n the eleventh I ordered a reconnoissance east to Blandville, by the Hill road, eight miles, thence north on tls Morgan and Lawler. The infantry, crossing Mayfield Creek, at Elliott's Mills, took position there, whilehe different roads leading from Fort Jefferson to Blandville, and selected a strong position for encampment half a mile north of Blandville, on the road to Columbus. On the fourteenth, the whole force proceeded, flank moved in two columns, by different roads, toward Blandville, and encamped in such a manner as to command the approaches from Columbus by both bridges across Mayfield Creek, in that vicinity. One of these is known as O'orward toward Columbus and to the bridge across Mayfield Creek, at Hayworth's Mill, three miles above BlandvilBlandville. On the fifteenth, we advanced to Weston's — the Fourth cavalry and Dollin's company, under command of Lion, and encamped for the night about a mile from Blandville, except the Twenty-ninth regiment and part of the
er 17, 1861. General: The following order was received from Headquarters Western Department: St. Louis, November 1, 1861. General Grant, Commanding at Cairo: You are hereby directed to hold your whole command ready to march at an hour's notice, until further orders, and you will take particular care to be amply supplied with transportation and ammunition. You are also directed to make demonstrations with your troops along both sides of the river toward Charleston, Norfolk, and Blandville, and to keep your columns constantly moving back and forward against these places, without, however, attacking the enemy. Very respectfully, &c., Chauncey McKeever, Assistant Adjustant-General. At the same time I was notified that similar instructions had been sent to Brigadier-General C. F. Smith, commanding Paducah. Kentucky, and was directed to communicate with him freely as to my movemements, that his might be cooperative. On the second of the same month, and before it was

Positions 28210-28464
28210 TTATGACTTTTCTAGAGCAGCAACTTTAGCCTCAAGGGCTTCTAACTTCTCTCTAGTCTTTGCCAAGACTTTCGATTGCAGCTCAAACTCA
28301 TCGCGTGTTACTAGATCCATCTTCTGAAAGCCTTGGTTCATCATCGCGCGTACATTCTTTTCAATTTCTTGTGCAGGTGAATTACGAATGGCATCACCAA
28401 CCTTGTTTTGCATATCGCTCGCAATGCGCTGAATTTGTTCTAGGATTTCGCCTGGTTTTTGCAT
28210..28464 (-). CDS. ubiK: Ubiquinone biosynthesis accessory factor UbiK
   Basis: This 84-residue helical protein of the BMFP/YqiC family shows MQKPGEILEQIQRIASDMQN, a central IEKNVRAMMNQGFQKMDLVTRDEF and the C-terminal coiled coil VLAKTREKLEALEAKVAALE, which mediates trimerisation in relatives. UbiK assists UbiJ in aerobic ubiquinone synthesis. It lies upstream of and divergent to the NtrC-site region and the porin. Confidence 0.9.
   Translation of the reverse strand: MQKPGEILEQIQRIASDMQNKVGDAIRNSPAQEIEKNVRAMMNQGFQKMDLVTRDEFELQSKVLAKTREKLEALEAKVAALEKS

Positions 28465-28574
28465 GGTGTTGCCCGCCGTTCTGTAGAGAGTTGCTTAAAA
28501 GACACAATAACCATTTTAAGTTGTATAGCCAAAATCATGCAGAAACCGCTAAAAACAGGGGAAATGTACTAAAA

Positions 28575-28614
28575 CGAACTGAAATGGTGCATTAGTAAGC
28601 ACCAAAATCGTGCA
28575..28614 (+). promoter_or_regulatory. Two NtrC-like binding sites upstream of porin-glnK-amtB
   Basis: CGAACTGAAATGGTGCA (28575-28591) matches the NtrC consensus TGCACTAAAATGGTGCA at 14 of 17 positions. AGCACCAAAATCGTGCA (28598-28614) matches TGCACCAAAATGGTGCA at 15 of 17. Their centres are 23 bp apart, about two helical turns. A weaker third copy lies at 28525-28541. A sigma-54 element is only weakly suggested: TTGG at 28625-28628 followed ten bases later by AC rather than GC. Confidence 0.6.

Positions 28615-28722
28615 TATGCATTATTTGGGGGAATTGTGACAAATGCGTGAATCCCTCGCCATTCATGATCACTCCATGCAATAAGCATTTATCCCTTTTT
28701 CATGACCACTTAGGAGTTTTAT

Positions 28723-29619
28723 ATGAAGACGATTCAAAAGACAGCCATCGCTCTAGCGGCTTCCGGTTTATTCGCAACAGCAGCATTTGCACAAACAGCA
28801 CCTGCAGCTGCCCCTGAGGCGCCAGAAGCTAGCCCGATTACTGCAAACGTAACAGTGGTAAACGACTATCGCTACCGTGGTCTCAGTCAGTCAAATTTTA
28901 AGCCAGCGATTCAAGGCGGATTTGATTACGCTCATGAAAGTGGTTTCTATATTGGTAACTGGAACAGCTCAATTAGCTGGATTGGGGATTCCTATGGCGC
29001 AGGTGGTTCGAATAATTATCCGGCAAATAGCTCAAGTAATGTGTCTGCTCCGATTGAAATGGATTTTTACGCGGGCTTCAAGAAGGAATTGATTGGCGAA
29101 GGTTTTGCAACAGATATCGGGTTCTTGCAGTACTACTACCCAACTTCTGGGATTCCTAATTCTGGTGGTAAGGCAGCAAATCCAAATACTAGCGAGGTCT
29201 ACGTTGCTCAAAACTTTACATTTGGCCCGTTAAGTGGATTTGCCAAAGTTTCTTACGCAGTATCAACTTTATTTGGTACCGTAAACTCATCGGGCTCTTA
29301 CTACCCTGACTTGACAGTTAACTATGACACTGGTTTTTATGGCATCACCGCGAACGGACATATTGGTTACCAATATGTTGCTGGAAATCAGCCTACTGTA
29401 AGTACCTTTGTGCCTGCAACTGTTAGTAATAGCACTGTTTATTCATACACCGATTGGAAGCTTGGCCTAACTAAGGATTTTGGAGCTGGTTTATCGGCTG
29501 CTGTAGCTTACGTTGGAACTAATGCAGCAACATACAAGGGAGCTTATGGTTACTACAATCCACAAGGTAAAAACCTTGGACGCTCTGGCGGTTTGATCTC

Capt. Calvin D. Cowles , 23d U. S. Infantry, Major George B. Davis , U. S. Army, Leslie J. Perry, Joseph W. Kirkley, The Official Military Atlas of the Civil War, Index. (search)
1; 94, 5; 97, 2; 100, 1, 100, 2; 137, E8 Matagorda, Tex. 43, 8; 54, 1; 65, 10; 135-A; 157, G5; 171 Matagorda Bay, Tex. 43, 8; 65, 10; 135-A; 157, H5; 171 Matagorda Peninsula, Tex. 135-A; 157, H5 Matarmoras, Mex. 54, 1 Mathias Point, Va. 8, 1; 100, 1; 137, C8 Mattamuskeet Lake, N. C. 138, E11 Mattawoman Creek, Md. 8, 1; 100, 1; 137, B8 Mattox Creek, Va. 16, 1; 100, 1; 137, C9 Mayfield, Ky. 117, 1; 118, 1; 135-A; 153, D13 Mayfield Creek, Ky. 153, C12 Maynardville, Tenn. 118, 2; 135-A; 142, C3; 150, G14 Mayport Mills, Fla. 145, F11 May River, S. C. 70, 2; 120, 2 Maysville, Ala. 24, 3; 118, 1; 149, D7 Maysville, Ark. 10, 4; 47, 1; 160, E10 Maysville, Ky. 118, 1; 135-A; 140, G2; 141, B3; 171 Meadow Bridge, Va. 16, 1; 17, 1; 19, 1; 20, 1; 21, 7; 22, 1; 77, 1; 81, 3; 90, 9; 97, 2; 100, 2; 117, 1 Mechaniesville, Va. 16, 1; 17, 1; 19, 1; 20, 1; 21, 7; 22, 1; 63, 8; 74, 1;
the guns of Columbus. The rebels were constantly crossing troops between these points, and in time made Columbus one of the strongest works on the Mississippi river, and one of their great depots of men and sup. plies. It of course completely barred the navigation of the stream, and was a constant menace to every point in Grant's command. On the 1st of November, Fremont ordered Grant to make demonstrations on both sides of the Mississippi, in the direction of Norfolk, Charleston, and Blandville, points a few miles north of Columbus and Belmont. He was not, however, to attack the enemy. On the 2d, Fremont informed him that three thousand rebels were on the St. Francis river, in Missouri, about fifty miles southwest of Cairo, and ordered him to send a force to assist in driving them into Arkansas. Grant accordingly sent Colonel Oglesby, on the night of the 3d, with four regiments (three thousand men), from Commerce, Missouri, towards Indian Ford, on the St. Francis river. On t
Appendix to chapter I. Correspondence in relation to the battle of Belmont St. Louis, November 1, 1861. General Grant, commanding at Cairo: You are hereby directed to hold your whole command ready to march at an hour's notice, until further orders; and you will take particular care to be amply supplied with transportation and ammunition. You are also directed to make demonstrations with your troops along both sides of the river towards Charleston, Norfolk, and Blandville, and to keep your columns constantly moving back and forward against these places, without, however, attacking the enemy. Very respectfully, etc., Chauncey McKEEVER, Assistant Adjutant-General. St. Louis, November 2, 1861. To Brigadier-General Grant: Jeff Thompson is at Indian ford of the St. Francois river, twenty-five miles below Greenville, with about three thousand men. Colonel Carlin has started with force from Pilot Knob. Send a force from Cape Girardeau and Bird's Point to assist Carlin